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Christianism & Christian Nationalism: Extreme Nationalism, Extreme Christianity

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What is Christianism?:


Christianism is the Christian analogue to Islamism, a doctrine about using Islam as the basis for government. Also known as Christian Nationalism, it is a blend of extremist religion and even more extreme nationalism, going well beyond both. It has occurred in many nations: America through most of its history, the Confederate South, and Nazi Germany are prominent examples. It varies according to the nationalism of each nation, but it the nature of the Christianity is often consistent.

True Christianity + True Patriotism = Christian Nationalism in America:


Although Christian Nationlism is obviously defined as a combination of religion and nationalism, in the American context it is characterized by the belief of adherents that they are following the only true versions of both. Thus only their nationalistic form of Christianity is a true and valid form of Christianity; only their religious nationalism is a true and valid form of nationalism. Non-Christians are virtually excluded from being patriots and, perhaps, from the right of citizenship.

Christianism, Christian Privilege, and Christian Supremacy:


Because Christianism presumes that genuine patriotism must be Christian in character, it naturally follows that Christianity should be favored in American society, culture, and politics. Sometimes this might simply mean privileging Christianity, Christians, and Christians beliefs; more often than not, however, it means endorsing the doctrine of Christian Supremacism, according to which Christians have a divine right to rule while non-Christians are relegated to a second-class status.

America, the "City on the Hill":


Many of the first colonists in America saw it as a "City on the Hill," a "new Canaan" where a pure Christianity could be developed. This causes America to stop being just a nation and to become, in addition, a religion. Americans themselves are not simply citizens of a nation or even of a great nation; instead, they are the “chosen people,” blessed for living in the chosen land where the divine project for humanity has reached its highest fulfillment.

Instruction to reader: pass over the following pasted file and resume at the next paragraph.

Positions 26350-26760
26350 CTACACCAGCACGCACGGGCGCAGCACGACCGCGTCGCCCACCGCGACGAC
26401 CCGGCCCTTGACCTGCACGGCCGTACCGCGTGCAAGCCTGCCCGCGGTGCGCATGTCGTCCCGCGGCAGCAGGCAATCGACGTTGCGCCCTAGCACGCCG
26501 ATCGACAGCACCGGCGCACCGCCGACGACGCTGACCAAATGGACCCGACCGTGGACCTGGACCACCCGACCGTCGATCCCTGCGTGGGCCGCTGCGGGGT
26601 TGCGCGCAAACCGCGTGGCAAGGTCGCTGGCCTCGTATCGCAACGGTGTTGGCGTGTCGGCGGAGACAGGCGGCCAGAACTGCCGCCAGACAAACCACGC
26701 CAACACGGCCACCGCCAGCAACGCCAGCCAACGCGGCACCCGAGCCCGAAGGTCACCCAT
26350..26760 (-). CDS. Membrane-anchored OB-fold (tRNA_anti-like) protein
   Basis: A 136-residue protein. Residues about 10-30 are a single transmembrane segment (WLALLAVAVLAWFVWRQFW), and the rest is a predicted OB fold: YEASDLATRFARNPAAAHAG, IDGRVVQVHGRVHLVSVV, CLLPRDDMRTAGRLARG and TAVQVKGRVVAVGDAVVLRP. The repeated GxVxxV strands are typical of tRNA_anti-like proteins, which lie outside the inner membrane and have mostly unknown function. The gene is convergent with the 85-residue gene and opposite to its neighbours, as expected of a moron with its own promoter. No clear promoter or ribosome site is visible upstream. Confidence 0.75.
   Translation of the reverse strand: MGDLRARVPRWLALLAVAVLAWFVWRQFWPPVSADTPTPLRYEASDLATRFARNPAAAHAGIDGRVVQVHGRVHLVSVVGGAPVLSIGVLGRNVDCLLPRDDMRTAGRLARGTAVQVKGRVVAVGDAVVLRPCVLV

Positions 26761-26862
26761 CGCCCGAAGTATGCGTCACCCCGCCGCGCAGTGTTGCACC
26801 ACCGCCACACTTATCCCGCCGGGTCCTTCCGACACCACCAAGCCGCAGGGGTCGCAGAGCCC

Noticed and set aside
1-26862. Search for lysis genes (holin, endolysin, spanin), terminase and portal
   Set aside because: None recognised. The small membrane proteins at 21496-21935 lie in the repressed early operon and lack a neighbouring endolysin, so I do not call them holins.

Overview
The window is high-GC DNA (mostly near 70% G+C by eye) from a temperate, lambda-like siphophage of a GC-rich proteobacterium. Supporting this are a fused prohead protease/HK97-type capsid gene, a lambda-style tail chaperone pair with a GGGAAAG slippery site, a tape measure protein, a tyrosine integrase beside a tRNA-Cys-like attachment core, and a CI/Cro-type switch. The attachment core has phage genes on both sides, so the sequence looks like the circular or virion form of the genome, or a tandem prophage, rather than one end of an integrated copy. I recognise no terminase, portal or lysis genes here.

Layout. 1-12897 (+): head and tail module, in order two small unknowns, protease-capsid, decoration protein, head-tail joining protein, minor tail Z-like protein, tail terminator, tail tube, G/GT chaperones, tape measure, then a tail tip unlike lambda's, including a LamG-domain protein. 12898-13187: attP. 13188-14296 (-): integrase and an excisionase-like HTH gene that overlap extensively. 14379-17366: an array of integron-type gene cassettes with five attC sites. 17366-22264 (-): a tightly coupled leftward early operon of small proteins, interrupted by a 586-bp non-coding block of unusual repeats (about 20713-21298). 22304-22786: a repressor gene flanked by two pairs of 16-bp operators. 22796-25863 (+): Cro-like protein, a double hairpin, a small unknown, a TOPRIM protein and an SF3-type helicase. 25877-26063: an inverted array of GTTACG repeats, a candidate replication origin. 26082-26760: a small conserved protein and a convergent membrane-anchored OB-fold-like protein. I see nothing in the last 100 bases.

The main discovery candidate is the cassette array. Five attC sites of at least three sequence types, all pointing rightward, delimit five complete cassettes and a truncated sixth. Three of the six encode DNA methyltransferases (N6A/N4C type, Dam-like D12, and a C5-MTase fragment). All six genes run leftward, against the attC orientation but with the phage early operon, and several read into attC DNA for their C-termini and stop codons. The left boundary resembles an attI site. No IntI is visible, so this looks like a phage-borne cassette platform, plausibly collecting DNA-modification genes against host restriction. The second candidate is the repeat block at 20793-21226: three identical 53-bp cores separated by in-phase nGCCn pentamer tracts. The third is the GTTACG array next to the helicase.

Christian Nationalism, Manifest Destiny, and Military Might:


For much of its history, people in America have seen their nation, guided by divine providence, as a means by which they could bring religion and civilization to the rest of the world, lighting the path so that others might follow. This was a principle behind the idea of America's "Manifest Destiny." American soldiers become missionaries for the True Faith — the True American Faith. Instead of simply killing terrorists and insurgents, they also cast out demons.

White Christian Nationalism in the Confederate South:


During the Civil War, both North and South believed that God favored them and their ideology; for the South, though, this meant arguing that God favored slavery and a state founded on slavery, something most Christians today would regard with horror (thus perhaps the common claim that the Civil War wasn't really about slavery). Southerners believed that they and their institutions represented the last best hope for Western civilization and had been chosen by God.

Christian Nationalism, British-Israelism, and Christian Identity: